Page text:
State v. Connor, 2011 VT 23 (mem.)
Vermont Rule of Evidence 404(b) stymies a lot of second year law students (and practitioners), but it is fairly straightforward. Prior bad acts are not admissible to prove character. If a defendant is on trial for murder, the State cannot put on evidence that she once robbed a bank or that she was a habitual jaywalker to show that she is the kind of person that would kill. These prior bad acts might demonstrate that defendant is a bad or thoughtless person, but they do not necessarily make it more likely than not that she committed the murder for which she is being tried.
The exception to the rule—and this is a big one—is that prior bad acts are admissible for other purposes such as to prove motive, opportunity, intent, preparation, plan, knowledge, identity, or absence of mistake or accident. In some circles, this is known as the exception that threatens to swallow the rule. But if you really think about it, it makes sense. Basically, prior bad acts cannot be admitted to show that the defendant is a bad person, but they can be admitted to show that the defendant knew how to commit the crime; that the crime fits a pattern; that because of prior bad acts defendant had a reason to commit the current crime; that defendant had prepared for the current crime with the prior bad acts; or that defendant had planned it based on those prior acts.
The key is to keep in mind why the rules of evidence exist. The rules keep juries from having to judge irrelevant, unreliable, or unverifiable evidence. If a piece of evidence does not make an element of the crime (also known as a material fact) either more true or less true, and if there is no way to verify it (such as by questioning the witness on cross examination or by establishing a chain of custody for a document), then we are not going to make a jury try and decide its validity on top of weighing the credibility of the evidence.
While Rule 404 (b) can be dealt with as a relatively minor issue, it comes to the forefront as a significant issue in two general types of cases: incest and domestic violence. In these cases, the complainant is close to the defendant and might struggle with turning a family member/partner into the police. Details of the actual crime might appear sketchy or vague if the complainant has waited to report, if little physical evidence is available, or if the complainant’s testimony changes due to intimidation or shame. In such cases, evidence of defendant’s prior bad acts can be critical to reveal that the incident at issue fits within a broader scheme of abuse.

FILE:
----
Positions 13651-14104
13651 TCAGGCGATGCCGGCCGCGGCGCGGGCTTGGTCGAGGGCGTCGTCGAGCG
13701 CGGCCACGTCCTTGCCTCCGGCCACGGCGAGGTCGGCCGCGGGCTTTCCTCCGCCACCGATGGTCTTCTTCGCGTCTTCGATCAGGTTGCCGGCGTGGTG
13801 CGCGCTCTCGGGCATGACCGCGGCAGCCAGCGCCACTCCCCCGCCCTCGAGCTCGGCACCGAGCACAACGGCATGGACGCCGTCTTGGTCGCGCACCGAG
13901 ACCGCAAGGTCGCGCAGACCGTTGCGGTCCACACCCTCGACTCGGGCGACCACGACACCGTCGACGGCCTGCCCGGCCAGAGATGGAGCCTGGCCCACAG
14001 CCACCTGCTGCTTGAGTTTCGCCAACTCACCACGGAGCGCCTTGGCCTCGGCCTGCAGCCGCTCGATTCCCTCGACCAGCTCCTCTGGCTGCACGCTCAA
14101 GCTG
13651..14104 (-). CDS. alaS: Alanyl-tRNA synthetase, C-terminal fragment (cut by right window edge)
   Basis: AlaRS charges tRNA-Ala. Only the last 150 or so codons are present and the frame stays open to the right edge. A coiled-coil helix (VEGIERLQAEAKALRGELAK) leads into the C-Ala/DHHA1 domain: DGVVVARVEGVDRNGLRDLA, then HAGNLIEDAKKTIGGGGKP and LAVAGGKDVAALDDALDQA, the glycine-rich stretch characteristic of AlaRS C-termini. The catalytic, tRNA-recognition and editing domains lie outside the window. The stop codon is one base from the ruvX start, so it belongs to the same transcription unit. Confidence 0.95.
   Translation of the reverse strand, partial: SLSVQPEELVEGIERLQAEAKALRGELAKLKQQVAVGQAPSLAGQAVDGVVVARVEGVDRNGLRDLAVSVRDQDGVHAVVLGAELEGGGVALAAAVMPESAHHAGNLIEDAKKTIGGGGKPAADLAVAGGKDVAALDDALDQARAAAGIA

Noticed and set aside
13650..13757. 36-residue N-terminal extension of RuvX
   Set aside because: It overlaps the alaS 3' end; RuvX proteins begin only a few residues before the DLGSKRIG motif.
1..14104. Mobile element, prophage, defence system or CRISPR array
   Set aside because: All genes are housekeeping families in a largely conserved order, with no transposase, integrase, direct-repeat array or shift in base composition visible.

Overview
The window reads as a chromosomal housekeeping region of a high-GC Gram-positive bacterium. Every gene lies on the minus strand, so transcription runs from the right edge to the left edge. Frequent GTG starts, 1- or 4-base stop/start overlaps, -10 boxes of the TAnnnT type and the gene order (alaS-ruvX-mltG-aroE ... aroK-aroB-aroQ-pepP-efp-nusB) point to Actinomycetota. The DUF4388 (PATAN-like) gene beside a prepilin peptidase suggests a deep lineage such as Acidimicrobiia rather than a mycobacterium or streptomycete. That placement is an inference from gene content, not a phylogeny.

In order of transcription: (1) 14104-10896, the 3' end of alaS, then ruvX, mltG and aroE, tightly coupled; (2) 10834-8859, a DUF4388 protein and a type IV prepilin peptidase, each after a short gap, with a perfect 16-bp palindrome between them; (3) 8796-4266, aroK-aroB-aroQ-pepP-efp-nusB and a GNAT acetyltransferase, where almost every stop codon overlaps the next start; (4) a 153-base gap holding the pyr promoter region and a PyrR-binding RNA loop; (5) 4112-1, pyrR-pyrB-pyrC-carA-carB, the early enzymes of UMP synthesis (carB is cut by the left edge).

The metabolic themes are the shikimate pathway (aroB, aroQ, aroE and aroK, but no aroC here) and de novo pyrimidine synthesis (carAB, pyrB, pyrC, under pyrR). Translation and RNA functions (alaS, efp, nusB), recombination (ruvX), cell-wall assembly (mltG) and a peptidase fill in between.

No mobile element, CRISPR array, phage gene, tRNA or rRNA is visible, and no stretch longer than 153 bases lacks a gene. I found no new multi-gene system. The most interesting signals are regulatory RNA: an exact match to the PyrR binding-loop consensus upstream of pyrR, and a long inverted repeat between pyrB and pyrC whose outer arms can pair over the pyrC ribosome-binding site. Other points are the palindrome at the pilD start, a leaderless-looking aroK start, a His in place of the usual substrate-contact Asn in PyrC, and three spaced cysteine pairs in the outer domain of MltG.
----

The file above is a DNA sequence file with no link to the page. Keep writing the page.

In the present case, Defendant had been in an intimate relationship with Complainant for a year during which there was a great deal of circumstantial evidence indicating an on-going abusive relationship. This culminated in the spring of 2008 when Complainant went to the police stating a desire to escape and to press charges against Defendant.
Charges and trial followed. Defendant went as a Pro-Ser, which in the eyes of at least part of the SCOV, had an impact on what followed.
The big issue at trial and on appeal is the admission of prior bad acts by Defendant against Complainant. At least three witnesses testified about evidence tending to show that Defendant assaulted Complainant on several occasions earlier in the relationship and that these assaults were consistent with domestic abuse.
Defendant’s argument on appeal is basically, “this prior evidence distracted the jury from the State’s weak case and basically led to my conviction because they saw me as a bad man.”
The SCOV majority disagrees. For those Justices, the evidence shows that the prior acts were admitted for a proper purpose—to show the nature of the relationship and the on-going abuse. While the SCOV strongly cautions that prior bad acts are far from automatically admissible in domestic abuse cases, they were properly used here. Furthermore, concludes the Majority, the witness testimony formed a minor portion of the case. The jury simply did not buy Defendant’s version of events, and we are not going to overturn what the jury has found. Conviction is affirmed.